• Gül Özateşler


On January 5, 2010, a group of people attacked Gypsies in the Turkish town of Selendi in Manisa province.1 They stoned their houses, damaged their vehicles, and injured three of them. The reason behind the attack, apart from momentous outburst, was obscure to the wider world at the time. The attack had started from minor individual conflicts, but how and why the local townspeople organized themselves to attack against the Gypsies was unclear. How do individual fights escalate into group conflicts and lead to pogrom-like situations? What motivated the townspeople to attack the Gypsies? How do our ways of socialization enable such expressions of violence? To answer these questions, we have to examine how and why the attacks mobilized discontent through ethnic categories. To explain such attacks, we must grasp not only the socioeconomic context of the moment but also the way the category of Gypsyness has been constructed over time.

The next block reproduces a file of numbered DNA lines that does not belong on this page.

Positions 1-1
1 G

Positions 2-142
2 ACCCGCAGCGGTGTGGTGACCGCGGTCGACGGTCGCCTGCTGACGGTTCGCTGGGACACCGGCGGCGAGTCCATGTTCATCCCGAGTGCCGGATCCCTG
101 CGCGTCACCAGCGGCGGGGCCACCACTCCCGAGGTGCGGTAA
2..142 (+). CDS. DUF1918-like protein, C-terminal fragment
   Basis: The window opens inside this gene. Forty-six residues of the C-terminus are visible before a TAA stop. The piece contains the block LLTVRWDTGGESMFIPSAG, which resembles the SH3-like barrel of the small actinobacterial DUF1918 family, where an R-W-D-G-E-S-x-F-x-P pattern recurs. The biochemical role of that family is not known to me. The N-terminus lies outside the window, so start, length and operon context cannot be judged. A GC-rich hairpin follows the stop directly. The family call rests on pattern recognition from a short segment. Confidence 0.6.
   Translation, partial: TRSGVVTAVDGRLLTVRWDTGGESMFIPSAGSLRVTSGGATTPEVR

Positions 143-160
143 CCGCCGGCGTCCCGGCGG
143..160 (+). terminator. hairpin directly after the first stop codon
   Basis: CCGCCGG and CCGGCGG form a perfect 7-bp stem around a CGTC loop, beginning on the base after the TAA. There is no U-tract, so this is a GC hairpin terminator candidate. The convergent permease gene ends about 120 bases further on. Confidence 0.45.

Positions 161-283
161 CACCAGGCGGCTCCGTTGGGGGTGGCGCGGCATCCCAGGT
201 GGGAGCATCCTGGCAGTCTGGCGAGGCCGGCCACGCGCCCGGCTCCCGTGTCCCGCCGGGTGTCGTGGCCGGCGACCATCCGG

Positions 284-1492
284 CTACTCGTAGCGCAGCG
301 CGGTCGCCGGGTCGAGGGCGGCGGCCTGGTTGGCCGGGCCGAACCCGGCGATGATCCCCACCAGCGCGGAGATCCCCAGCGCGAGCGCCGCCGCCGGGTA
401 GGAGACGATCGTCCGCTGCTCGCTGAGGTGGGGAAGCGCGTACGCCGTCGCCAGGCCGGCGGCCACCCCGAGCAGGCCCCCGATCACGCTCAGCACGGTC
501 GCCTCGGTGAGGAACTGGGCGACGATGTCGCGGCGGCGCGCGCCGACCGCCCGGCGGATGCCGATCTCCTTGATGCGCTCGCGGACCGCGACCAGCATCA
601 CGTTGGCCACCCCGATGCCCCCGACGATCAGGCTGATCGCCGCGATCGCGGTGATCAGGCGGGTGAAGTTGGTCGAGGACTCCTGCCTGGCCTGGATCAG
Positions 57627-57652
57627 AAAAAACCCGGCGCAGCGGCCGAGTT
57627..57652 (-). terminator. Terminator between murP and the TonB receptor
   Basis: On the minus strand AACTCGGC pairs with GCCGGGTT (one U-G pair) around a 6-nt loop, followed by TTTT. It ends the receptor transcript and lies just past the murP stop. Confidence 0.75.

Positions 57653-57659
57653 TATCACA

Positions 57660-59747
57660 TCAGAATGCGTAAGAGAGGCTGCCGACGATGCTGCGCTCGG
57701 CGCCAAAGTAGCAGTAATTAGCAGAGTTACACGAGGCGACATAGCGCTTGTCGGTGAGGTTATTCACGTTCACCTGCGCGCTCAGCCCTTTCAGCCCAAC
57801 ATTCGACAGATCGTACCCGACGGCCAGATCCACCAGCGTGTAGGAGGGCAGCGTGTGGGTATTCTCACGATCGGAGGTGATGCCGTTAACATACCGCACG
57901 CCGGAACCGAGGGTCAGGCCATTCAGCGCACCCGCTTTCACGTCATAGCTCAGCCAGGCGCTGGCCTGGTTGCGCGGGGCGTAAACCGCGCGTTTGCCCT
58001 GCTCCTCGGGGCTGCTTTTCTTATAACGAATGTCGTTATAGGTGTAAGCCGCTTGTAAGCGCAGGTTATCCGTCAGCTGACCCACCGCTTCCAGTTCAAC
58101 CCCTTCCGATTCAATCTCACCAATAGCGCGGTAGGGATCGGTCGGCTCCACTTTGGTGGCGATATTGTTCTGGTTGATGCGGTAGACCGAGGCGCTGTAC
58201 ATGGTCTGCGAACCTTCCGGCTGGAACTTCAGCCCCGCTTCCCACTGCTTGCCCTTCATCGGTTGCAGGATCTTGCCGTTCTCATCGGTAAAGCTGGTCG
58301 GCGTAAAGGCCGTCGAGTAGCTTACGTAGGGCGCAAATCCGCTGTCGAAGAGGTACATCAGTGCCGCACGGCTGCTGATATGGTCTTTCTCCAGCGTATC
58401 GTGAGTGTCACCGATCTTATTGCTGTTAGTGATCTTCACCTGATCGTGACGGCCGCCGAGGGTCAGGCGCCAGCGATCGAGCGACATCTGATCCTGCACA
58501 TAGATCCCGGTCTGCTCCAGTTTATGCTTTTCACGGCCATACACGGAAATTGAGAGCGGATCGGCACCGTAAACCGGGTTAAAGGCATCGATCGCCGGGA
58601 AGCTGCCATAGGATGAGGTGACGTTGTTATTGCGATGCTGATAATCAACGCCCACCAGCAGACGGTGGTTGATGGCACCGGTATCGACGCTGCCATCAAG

Ethnic Identity Social Category Oral History Ethnic Category Group Boundary 
These keywords were added by machine and not by the authors. This process is experimental and the keywords may be updated as the learning algorithm improves.


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© Gül Özateşler 2014

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